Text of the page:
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I was pleased to have been invited to participate in this round table on Robert Sweeny’s Why Did We Choose to Industrialize? Although I am not a historian of the first half of the nineteenth century, I am a historian of Montréal, interested in understanding the impact of industrial capitalism on the city and on the men, women, and children who lived in this city. I am also interested in this book as someone who teaches Québec history, and particularly as someone who has taught at the Université du Québec à Montréal for the past fifteen years; as those who have read Why Did We Choose to Industrialize? will know, UQAM crops up regularly in this book, especially in the earlier sections, as the setting for parts of the story. Finally, as the co-editor, with Jarrett Rudy, of the McGill-Queen’s University Press series “Studies on the History of Quebec,” in which this book was published, I have been fortunate to be able to observe the arrival of this book and its initial reception within Québec university circles.

Readers of Sweeny’s book will find in it both something old and something new. By old, I mean old questions, combined with quantitative methods that are in some ways “classic,” in use for the past half-century. By new, I mean new answers to these questions; new combinations of methods involving new digital technologies (notably historical geographic information systems); and, above all, perhaps, a new form: what Robert calls “a historian’s journal of discovery” or what French-speakers call a “journal de bord,” only narrated retrospectively. The chronological structure of the book is that of the author’s own life-course, his professional path. The success of this book leads me to think that it satisfies a thirst, on the part of many historians, for explicit and extensive discussions of method and epistemology, for it is this, especially, that distinguishes it from many of its peers.

Ian, Bettina, and Kate have told you much about the content of the book and about its arguments. Much of this content is thought-provoking, even boldly provocative: Robert’s argument that craft production, rather than the staple trades, was the key to Montréal’s nineteenth-century economic development; his contention that town-country relations were “roughly equitable” in the nineteenth-century St Lawrence Valley; his observation that social differentiation existed within the Lower-Canadian peasantry; his insistence that in order to understand large structural changes it is essential to focus on the local — always, of course, in relationship with the global. Without neglecting these arguments or this content, I wish to focus on the book’s form, and on the possible uses to which this book might be put.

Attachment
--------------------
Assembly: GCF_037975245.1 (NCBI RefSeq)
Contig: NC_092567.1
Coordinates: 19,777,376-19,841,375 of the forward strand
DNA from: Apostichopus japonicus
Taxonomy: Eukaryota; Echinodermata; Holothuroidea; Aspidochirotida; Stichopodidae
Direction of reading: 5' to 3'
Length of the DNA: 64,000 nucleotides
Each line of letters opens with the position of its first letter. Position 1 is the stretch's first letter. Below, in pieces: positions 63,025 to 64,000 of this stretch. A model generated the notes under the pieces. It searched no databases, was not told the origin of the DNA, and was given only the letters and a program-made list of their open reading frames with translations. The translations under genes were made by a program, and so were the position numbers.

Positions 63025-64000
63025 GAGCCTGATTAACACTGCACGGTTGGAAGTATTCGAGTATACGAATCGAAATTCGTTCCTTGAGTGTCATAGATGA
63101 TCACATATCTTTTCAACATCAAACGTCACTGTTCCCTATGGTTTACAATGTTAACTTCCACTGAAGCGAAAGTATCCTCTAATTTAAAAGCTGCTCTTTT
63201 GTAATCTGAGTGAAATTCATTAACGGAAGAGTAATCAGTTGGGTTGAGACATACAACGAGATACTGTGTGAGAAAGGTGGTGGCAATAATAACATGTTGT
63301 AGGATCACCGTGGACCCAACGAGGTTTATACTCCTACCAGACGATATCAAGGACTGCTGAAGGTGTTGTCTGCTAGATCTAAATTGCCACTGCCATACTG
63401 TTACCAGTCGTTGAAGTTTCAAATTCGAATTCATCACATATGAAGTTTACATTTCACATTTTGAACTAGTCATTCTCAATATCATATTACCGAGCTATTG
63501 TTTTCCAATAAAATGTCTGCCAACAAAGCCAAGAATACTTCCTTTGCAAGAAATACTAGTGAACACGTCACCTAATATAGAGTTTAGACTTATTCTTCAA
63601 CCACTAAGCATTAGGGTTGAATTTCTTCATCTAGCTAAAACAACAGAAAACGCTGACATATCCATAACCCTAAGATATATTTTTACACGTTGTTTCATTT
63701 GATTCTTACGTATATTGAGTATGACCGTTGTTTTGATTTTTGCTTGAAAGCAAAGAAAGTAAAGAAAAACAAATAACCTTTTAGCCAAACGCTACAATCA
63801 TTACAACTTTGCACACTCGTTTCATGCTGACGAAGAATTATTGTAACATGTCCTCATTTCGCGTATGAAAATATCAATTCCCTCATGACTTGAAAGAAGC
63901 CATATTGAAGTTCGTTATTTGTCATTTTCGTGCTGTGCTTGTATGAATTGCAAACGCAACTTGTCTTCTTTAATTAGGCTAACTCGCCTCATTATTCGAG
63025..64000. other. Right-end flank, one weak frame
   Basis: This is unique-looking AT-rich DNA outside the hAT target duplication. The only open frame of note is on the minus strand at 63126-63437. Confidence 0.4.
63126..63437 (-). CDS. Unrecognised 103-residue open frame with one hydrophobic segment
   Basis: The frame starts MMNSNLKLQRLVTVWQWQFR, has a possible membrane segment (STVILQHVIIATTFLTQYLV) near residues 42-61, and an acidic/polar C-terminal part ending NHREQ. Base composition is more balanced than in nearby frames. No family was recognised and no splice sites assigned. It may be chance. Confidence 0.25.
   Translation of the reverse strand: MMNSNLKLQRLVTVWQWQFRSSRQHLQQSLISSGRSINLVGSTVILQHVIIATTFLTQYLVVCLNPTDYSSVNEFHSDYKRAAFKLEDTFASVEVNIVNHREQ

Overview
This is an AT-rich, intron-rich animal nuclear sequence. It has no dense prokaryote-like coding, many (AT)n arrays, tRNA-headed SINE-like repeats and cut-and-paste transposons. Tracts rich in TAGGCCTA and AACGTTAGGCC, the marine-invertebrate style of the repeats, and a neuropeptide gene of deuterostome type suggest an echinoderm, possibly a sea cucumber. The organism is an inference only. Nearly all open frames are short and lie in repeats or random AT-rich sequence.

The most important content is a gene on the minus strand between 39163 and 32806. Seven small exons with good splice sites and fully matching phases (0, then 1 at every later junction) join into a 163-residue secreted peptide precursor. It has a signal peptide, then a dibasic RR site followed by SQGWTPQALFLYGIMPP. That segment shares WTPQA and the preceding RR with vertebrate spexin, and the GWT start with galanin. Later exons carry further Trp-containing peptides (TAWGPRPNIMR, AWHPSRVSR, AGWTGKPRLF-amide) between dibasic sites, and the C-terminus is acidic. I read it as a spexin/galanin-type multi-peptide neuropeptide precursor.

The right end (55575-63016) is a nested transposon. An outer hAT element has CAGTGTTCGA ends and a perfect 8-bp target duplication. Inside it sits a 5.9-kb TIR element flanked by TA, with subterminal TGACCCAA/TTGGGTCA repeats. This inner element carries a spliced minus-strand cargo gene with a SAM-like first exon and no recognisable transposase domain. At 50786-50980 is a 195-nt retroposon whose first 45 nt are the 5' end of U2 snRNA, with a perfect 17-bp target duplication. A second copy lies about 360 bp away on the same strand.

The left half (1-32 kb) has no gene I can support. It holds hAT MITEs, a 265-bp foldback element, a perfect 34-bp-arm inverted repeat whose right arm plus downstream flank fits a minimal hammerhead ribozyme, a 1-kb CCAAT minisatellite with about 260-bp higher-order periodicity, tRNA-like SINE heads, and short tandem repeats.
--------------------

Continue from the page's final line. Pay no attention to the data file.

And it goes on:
I will begin with its potential uses. This book is of evident interest for those historians who wish to understand the debate around the transition from feudalism to industrial capitalism, the process of industrialization, or the impact on the city of the arrival of industrial capitalism. It could be used, then, in classes on the Industrial Revolution, on the nineteenth century, or on the history of Montréal, which was, Robert claims, “the first colonial town in the world to industrialize” (pp. 29, 286). It is a book that would also be highly stimulating to teach in the context of a graduate course on historiography or on methods. I have already seen some of my graduate students dipping into it — intimidated by the boldness of its scope and the forcefulness of its argument, but intrigued by the treatment of particular sources and topics. This is a book that would help students to understand the evolution of the historiography, in Québec and elsewhere, over the past half-century: the importance of what Sweeny calls the “engaged social history” of the 1970s and 1980s; the influence of the linguistic, or cultural, turn in the 1990s; the importance of quantitative analysis among many French-speaking social historians in Québec for decades; the role played by the national question in the writing of Québec history. It would help us to remind students that, to borrow Robert’s term, “our present is [always] present” when we write history (p. 30).